The new BIS list, which includes several aerospace and shipping companies, including Aviation Industry Corporation of China (AVIC) and its related entities, eliminates some ambiguity for exporters, as it is now clear that any exports  (or reexports/transfers) where a listed entity is a party to the transaction (e.g., as a purchaser, intermediate consignee, ultimate consignee, or end user) require an export license, and most such licenses likely will be denied. The list does not include Commercial Aircraft Corporation of China (COMAC), despite initial press reports. However, it includes Shanghai Aircraft Design and Research Institute, which designs COMAC planes, and Shanghai Aircraft Manufacturing Co, which manufactures COMAC planes. The list also includes Russia’s Foreign Intelligence Service (SVR), which carried out this month’s massive cyber attack on the U.S. government.
 
Keep in mind that the list is not comprehensive. In other words, industry must continue to conduct due diligence and grapple with the military end user and military end use definitions for any transactions with Chinese, Russian, or Venezuelan companies that are not included in BIS’s initial list. Additionally, while the list is a helpful tool for U.S. companies, publication of the list and the U.S. government’s broader efforts to combat the “military-civil fusion” strategy in China may well result in retaliation by China against U.S. companies. For example, in response to a separate Commerce Department action banning exports to dozens of Chinese companies, this week the Chinese Ministry of Commerce said (link in Chinese) that it would take necessary measures to safeguard the rights and interests of Chinese companies.
 
Apart from its new MEU list, BIS is issuing a separate rule formally removing Hong Kong as a separate destination under the EAR, following U.S. Secretary of State Michael Pompeo’s announcement in May that Hong Kong no longer warrants treatment under U.S. law as autonomous from China. As such, Hong Kong now will fall in Country Group D and be subject to arms embargo restrictions in the EAR; exports to Hong Kong also must comply with the MEU rule.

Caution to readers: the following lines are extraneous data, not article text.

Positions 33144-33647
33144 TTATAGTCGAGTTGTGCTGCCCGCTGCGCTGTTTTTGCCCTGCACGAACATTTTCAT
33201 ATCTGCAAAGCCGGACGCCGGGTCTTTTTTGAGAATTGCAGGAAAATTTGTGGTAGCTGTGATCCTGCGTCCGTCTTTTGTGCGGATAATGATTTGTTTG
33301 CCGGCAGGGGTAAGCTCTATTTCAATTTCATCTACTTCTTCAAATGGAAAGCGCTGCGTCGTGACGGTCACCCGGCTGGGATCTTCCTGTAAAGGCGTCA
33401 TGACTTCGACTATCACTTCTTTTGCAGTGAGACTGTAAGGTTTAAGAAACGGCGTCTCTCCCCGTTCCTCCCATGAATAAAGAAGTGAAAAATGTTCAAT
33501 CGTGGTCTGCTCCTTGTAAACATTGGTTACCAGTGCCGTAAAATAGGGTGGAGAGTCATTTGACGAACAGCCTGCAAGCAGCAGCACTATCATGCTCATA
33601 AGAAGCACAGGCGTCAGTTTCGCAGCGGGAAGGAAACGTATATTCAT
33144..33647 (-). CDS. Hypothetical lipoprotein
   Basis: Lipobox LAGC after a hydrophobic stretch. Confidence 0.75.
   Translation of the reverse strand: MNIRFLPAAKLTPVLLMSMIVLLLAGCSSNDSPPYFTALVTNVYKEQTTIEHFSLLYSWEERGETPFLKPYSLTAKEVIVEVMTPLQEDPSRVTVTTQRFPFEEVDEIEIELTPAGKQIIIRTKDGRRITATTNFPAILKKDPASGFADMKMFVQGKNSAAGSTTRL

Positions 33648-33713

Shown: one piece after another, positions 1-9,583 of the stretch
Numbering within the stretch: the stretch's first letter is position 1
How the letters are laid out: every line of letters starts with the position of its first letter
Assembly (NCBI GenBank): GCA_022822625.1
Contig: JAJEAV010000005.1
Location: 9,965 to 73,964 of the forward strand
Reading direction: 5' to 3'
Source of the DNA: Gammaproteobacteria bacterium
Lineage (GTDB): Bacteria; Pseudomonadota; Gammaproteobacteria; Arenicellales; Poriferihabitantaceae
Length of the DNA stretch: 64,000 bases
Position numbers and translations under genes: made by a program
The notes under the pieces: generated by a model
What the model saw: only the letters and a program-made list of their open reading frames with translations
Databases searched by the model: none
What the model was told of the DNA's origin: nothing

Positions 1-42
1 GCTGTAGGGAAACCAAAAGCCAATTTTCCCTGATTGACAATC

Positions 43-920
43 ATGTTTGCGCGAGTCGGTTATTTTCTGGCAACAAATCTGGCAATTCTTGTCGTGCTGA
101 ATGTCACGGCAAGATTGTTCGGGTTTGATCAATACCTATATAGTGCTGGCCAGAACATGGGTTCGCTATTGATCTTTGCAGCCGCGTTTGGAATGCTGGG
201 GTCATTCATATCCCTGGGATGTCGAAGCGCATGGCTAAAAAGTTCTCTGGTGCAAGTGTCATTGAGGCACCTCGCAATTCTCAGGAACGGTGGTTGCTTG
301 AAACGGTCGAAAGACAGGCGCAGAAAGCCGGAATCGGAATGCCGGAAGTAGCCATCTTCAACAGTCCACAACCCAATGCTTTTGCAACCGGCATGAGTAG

Wiley continues to closely monitor the U.S. government’s efforts to address the growing political, economic, and military competition from China, Russia, and other countries and the impact of such efforts on U.S. and non-U.S. companies. Should you have any questions on the MEU rule or other EAR restrictions, please do not hesitate to contact one of the attorneys listed on this alert.

(Source: Williams Mullen News, December 18, 2020) [Excerpt of long article.]

 
*Author:  Thomas B. McVey, Esq., 1-202 293-8118, Williams Mullen LLP 
 
It seems almost every day there are reports of new developments under the U.S. sanctions laws.  Yet many U.S. companies do not understand the significance of these laws.  While they often appear to affect distant countries such as Iran and N. Korea, they actually impact U.S. companies on a day-to-day basis.  Due to the severe civil and criminal penalties involved (including recent penalties of over $1 billion), it is important for companies and their counsel to understand these laws.  The following is a summary of U.S. sanctions laws in day-to-day business transactions and important compliance issues for U.S. companies.  
 
The U.S. sanctions laws are a set of legal requirements designed to achieve U.S. foreign policy and national security goals.  They are administered by the Office of Foreign Assets Control (“OFAC”) within the U.S. Treasury Department, in conjunction with the State Department and other U.S. agencies.  Sanctions are typically initiated by the President issuing an Executive Order declaring a national emergency under the International Emergency Economic Powers Act (“IEEPA”), the National Emergencies Act or similar authority and designating the parties targeted for sanctions.  While originally adopted to freeze assets of enemies in times of war, they have evolved into a powerful tool for advancing U.S. foreign policy interests around the world.[FN/1]
 
Sanctions are typically imposed to force foreign adversaries to change bad behavior – such as developing nuclear weapons or terrorist activity.[FN/2]  They frequently take the form of prohibitions on U.S. parties entering business transactions with targeted countries or individual parties, and blocking assets of targeted parties.  They apply to U.S. and certain foreign companies including exporters, financial institutions, companies in effectively all industries and even non-profit organizations.  As a result, they have a direct impact on activities of many U.S. and foreign businesses.